lawny13 Senior Member • Posts: 2,031
Re: Clear Need...

Pure Photo NI wrote:

Thi is so silly, of course there is a need for f/1.4 lenses.

I think it's fair to say though that a lot of photographers use them even though they don't need them.

Yep... 80% of the time I definitely don't need it. f2.8 would be sufficient for blur. But 20% of the time I find myself shooting in dim lighting and there more light is better, for IQ, and AF.

XeroJay
XeroJay Senior Member • Posts: 2,309
Re: Clear Need...
2

lawny13 wrote:

XeroJay wrote:

lawny13 wrote:

XeroJay wrote:

lawny13 wrote:

Though the article talked a lot about IQ, bokeh and such it didn't touch on AF performance at all.

A f1.2 lens will simply focus better than a f2.8 lens in dim lighting. If you find yourself in low light situations that your system struggles in terms of AF, then a faster lens will really make that difference.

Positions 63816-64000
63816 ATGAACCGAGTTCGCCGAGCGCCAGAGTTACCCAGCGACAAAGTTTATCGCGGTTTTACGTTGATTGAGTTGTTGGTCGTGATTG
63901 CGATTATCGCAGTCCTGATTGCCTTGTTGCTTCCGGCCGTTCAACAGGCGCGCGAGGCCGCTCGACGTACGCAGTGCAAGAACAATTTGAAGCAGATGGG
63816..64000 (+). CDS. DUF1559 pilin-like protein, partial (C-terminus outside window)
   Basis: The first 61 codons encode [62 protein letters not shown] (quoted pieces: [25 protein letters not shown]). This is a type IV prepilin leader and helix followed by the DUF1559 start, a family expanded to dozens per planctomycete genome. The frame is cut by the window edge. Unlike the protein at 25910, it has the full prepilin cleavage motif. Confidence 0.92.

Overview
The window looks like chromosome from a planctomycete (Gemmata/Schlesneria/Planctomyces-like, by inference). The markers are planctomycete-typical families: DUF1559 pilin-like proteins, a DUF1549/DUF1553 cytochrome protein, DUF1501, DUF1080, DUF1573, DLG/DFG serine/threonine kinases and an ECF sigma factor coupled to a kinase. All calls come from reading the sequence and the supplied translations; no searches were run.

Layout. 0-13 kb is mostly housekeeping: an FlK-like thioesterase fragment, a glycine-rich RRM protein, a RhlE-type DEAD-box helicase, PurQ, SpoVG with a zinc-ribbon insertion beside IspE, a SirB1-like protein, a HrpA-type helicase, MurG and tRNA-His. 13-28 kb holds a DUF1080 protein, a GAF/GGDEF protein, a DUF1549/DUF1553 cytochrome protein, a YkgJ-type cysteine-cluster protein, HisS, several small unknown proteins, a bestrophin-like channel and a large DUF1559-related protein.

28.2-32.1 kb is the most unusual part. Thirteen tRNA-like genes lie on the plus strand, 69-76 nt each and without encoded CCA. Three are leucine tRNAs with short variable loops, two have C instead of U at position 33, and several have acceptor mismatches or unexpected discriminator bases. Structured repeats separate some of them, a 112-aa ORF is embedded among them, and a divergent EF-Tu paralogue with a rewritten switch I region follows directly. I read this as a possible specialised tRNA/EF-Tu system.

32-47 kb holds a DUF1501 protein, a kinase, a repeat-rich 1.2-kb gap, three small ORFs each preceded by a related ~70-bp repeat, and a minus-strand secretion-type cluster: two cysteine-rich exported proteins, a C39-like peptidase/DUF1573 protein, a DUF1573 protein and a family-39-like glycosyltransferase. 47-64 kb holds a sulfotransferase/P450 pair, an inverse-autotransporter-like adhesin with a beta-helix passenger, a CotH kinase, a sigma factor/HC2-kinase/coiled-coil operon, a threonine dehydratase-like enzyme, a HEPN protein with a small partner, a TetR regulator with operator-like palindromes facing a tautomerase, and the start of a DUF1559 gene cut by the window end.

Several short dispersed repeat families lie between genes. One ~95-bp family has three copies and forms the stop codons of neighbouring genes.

That's actually not true for DSLRs, which have AF systems that are usually limited to 2.8.

Really? You telling me that the 5DIV for example will focus at f2.8 instead of f1.8 with a f1.8 prime?

In PDAF, yes. That's correct. With dual pixel live view though, it will use The 1.8.

Generally my comment on more light better AF stems from my experience with sony cameras. The difference between shooting focusing at f4 vs f2.8 is noticable. Same from f2.8 to f1.8. So I am sure it is also noticeable between f1.8 and f1.2. It can mean the difference between not bothering to take out the camera since you know it will be a battle, or taking it out for the shot.

I guess that's one more argument for the relevance of faster primes; new mirrorless systems can now take advantage of that extra light for AF in dim situations.